On Errors in Bible Translations

Preachers and critics of various Bible translations frequently refer to specific translations as “errors” and even make lists of errors in various translations.

In fact, I have heard preachers with very limited knowledge of biblical languages announce to their congregations that a certain translation in a Bible version is totally wrong, and yet the preacher is able to provide the correct translation.

Thus I am careful with the use of the word “error” when reviewing Bible translations. All human works are subject to human errors, so a translation can, in fact, be wrong. The critic or the preacher presenting the text can also be wrong.

Here are some levels I consider:

  1. The actual, definite error. This usually results either from a failure of the proof-reading process or even historically from the typesetting process. It’s just a mistake. In case of an individual translation, it can be a result of the translator simply misunderstanding the text. A good example of this was provided for me by a preacher who, realizing I was in the audience, announced to his congregation that a certain verse should be translated in a certain way because Greek aorist verbs always meant continuous action, while imperfect verbs referred to action at a particular point in time. This reverses the simplified discussion often given in beginning Greek classes, where students are told that an aorist verb refers to action at a single point (punctiliar) while imperfect verbs refer to continuous action over time. And that is horribly oversimplified, and doesn’t really tell you how to translate a verse. That statement was an error. Just wrong.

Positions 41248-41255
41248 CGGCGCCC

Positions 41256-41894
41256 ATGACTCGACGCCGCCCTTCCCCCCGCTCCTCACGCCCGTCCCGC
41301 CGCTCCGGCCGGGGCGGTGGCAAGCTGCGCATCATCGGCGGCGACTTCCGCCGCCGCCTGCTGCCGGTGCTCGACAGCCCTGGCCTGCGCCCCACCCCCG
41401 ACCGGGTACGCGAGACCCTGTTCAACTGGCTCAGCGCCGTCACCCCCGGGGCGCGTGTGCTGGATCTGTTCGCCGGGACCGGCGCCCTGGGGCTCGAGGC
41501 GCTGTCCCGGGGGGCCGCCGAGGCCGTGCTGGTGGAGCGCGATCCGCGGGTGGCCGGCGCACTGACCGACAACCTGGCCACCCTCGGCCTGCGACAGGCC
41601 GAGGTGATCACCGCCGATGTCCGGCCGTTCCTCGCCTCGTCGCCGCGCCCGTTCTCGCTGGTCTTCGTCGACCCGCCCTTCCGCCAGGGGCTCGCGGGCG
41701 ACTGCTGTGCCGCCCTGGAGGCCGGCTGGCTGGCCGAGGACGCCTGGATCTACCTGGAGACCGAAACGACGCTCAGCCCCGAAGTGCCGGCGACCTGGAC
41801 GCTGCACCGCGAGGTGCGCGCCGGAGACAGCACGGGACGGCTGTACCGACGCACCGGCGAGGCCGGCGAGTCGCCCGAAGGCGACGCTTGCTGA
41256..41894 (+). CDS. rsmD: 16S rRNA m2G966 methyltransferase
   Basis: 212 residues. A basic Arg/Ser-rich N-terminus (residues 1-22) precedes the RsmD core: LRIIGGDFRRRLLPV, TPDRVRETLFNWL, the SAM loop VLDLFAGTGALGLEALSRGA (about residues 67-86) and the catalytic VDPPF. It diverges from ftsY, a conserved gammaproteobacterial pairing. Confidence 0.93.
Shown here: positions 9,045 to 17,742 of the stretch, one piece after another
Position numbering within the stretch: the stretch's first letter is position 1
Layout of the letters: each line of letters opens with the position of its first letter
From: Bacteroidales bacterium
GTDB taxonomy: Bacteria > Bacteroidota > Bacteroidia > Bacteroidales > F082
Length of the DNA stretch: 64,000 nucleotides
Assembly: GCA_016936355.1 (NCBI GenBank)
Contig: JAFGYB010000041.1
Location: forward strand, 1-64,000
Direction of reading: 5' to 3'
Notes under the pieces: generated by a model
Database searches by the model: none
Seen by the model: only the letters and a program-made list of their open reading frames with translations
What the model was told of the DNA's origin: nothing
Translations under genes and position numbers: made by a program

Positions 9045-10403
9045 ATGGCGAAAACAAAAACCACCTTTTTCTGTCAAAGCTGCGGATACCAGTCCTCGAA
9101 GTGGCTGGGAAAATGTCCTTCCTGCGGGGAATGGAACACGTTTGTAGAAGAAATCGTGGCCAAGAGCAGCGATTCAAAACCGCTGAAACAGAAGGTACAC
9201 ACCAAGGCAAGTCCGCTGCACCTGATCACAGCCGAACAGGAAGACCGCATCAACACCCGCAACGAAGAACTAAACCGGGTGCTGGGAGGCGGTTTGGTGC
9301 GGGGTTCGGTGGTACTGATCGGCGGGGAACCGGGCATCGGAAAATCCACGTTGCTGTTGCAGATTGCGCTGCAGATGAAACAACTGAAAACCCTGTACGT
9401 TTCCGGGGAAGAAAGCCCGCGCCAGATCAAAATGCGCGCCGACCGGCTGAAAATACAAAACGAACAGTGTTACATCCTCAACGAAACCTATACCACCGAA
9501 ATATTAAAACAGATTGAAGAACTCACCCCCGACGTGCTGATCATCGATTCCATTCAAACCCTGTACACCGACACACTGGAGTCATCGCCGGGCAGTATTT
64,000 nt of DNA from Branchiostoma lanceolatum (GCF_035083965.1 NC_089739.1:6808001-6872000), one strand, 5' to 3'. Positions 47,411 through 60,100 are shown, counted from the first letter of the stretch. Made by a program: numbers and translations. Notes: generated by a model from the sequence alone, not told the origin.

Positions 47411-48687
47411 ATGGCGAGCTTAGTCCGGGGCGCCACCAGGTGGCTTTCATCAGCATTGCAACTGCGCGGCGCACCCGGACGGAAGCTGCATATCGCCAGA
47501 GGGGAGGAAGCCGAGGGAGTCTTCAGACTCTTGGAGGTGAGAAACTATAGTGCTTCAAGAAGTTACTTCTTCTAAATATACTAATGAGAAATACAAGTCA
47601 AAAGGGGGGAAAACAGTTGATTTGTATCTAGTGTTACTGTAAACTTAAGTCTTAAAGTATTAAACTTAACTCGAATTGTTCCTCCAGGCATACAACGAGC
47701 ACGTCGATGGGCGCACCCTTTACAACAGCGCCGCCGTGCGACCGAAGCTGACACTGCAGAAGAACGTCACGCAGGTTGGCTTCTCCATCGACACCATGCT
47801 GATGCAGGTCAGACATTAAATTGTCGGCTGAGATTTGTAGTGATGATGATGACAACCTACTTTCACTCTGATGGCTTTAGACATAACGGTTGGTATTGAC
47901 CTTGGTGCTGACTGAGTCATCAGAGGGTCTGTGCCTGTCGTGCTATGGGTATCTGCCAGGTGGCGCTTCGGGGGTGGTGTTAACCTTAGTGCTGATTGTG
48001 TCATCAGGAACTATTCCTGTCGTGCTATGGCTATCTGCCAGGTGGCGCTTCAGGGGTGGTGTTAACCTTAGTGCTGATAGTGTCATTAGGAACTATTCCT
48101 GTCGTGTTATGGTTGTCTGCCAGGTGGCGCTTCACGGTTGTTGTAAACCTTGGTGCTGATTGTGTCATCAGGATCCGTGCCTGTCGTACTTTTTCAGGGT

2. A technical disagreement about the language. There are differences of opinion on what particular words mean. An example might be interpretation of the word “head” in Ephesians 5:23. I have a definite opinion on this and might tend to say that those who disagree are in error, but there are reasonably sound linguistic arguments for more than one interpretation.
  3. A disagreement about the text. This results from understanding manuscript variations differently. You can see an extended, well-written discussion of such an issue in a discussion of Mark 3:14 on bible.org. This sort of thing should be referred to as a disagreement again, not an error.
  4. Disagreements in the choice of English words. I can illustrate this with an experience of my own. I wrote a study guide to Hebrews, now out of print awaiting my completion of corrections for a second edition. I was teaching from my own study guide and talking about the word often translated “perfection” in Hebrews 6:1. I commented that I thought “maturity” might be too weak of a translation. As I drove home I had this nagging feeling that something was off, and so when I got home I consulted my own translation as contained in the study guide, where to my consternation I found “maturity.” Oops!
  5. Differences in expressions of theological concepts. A good example of this is the use of hilasterion in Romans 3:25. There has been considerable controversy over whether this should definitely be “propitiation” or if some other word/phrase represents it better. Your theology will strongly influence your preference.

I would suggest to pastors and teachers that they try to avoid expressions that will suggest to the people in the pews that they can’t reasonably rely on the translation they hold in their hands, at least as long as that translation is not extremely eccentric or sectarian. It’s also good to have some humility on declaring the work of a committee of scholars to be in error based on a couple of years of seminary Greek or Hebrew.

This doesn’t mean you can’t comment, but it’s much better to use phrases like “I would prefer” or “I think the ______ version expresses this better.” Especially when your interpretation is somewhat out of the mainstream, acknowledge that fact.

We can express our preferences without driving people away from scripture by telling them they can’t discover these things for themselves. Oh, and I will continue to repeatedly suggest that people who don’t know the original languages use multiple English translations to help them understand the range of possibilities.

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